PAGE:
6

Report 3: Towards a ‘Common Framework’ on Business and Human Rights: Identifying Components, Business Leaders Initiative on Human Rights, June 2006. 7 The Globe and Mail, May 7, 2002, Daily Oil Bulletin, May 2, 2002

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A CSR Framework for Canadian Extractives Submission by The Ethical Funds Company September 2006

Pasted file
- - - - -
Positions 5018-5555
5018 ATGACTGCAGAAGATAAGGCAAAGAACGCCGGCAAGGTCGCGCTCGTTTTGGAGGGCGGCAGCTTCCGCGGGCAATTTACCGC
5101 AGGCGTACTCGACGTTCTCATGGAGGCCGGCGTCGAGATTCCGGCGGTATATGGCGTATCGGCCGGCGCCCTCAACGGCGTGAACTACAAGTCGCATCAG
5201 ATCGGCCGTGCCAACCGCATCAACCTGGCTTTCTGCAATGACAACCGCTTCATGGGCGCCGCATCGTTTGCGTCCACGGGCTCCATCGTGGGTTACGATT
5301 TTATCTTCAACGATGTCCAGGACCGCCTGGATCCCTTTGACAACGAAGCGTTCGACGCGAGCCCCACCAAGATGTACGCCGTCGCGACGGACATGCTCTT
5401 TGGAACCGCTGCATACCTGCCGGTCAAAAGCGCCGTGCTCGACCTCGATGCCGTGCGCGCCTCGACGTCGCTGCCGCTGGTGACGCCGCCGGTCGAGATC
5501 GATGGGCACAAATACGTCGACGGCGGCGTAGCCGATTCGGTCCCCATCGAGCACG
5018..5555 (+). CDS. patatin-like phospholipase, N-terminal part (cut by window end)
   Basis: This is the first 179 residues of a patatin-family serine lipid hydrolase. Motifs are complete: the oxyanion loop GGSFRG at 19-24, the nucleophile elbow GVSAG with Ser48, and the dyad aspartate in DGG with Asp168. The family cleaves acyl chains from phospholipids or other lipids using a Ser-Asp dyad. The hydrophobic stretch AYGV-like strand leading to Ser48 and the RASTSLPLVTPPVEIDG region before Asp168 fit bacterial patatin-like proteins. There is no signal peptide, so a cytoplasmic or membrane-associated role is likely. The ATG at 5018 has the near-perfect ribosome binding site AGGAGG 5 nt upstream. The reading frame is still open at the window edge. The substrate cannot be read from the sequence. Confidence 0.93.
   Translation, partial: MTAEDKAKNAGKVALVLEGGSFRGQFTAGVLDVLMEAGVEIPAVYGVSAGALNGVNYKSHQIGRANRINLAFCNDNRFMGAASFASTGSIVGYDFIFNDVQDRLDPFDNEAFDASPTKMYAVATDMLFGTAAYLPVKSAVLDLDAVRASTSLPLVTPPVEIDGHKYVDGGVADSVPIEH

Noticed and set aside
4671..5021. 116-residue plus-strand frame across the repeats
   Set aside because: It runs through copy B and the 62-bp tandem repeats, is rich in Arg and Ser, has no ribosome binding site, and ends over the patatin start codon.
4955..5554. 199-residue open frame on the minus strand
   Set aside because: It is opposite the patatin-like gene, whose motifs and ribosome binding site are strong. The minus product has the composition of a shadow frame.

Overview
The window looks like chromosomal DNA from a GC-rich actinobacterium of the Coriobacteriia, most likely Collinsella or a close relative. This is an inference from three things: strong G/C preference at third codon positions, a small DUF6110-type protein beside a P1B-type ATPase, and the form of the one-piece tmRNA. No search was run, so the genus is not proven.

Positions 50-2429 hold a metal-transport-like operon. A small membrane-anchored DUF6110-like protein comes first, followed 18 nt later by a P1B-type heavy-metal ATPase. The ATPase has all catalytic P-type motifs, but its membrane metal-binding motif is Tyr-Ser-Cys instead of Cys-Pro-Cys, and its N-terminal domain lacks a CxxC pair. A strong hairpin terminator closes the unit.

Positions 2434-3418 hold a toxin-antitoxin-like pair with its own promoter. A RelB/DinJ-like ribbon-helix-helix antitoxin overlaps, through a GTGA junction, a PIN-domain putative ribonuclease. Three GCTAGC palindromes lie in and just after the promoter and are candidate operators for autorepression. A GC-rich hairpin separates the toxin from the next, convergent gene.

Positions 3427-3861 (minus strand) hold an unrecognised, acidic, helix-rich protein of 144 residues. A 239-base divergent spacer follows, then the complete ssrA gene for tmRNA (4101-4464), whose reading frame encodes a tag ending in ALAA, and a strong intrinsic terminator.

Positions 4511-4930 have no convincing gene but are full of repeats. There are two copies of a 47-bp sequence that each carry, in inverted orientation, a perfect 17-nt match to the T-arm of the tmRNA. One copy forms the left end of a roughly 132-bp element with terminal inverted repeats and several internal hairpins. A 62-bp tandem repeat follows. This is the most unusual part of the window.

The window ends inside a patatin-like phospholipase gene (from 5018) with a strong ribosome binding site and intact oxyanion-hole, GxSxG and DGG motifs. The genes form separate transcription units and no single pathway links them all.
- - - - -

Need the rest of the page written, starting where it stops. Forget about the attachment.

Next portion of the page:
Technic Coflexip, Total SA, and UBS AG are all facing an active divestment campaign among US state pension funds and university endowment funds for continued operations in Sudan. 8 2.3 Operations Risk Extractives companies seeking to explore and develop resources in developing countries face a complex and challenging operating environment. Increasingly, companies are finding that the failure to protect human rights and to bring net benefits to impacted communities can have a direct impact on the ability of a company to secure an ongoing social license to operate. Failure to secure a license to operate can result in a failure to acquire and maintain access to resources. The evidence for this is accelerating. In recent years several companies have seen their projects slowed or forced to a halt because of community opposition. Examples include Manhattan Minerals at Tambogrande, Peru, Gabriel Resources at Rosa Montana in Romania, Inco in New Caledonia, Meridian Gold at Esquel, Argentina, Ivanhoe Mines at Oyu Tolgoi in Mongolia, and Asia Pacific Resources in Thailand, to name a few. To secure access to resources and avoid operational risks caused by community opposition, leading companies take steps to acquire the free, prior, and informed consent of affected communities, ensure minimization of negative impacts, and deliver net benefits to communities.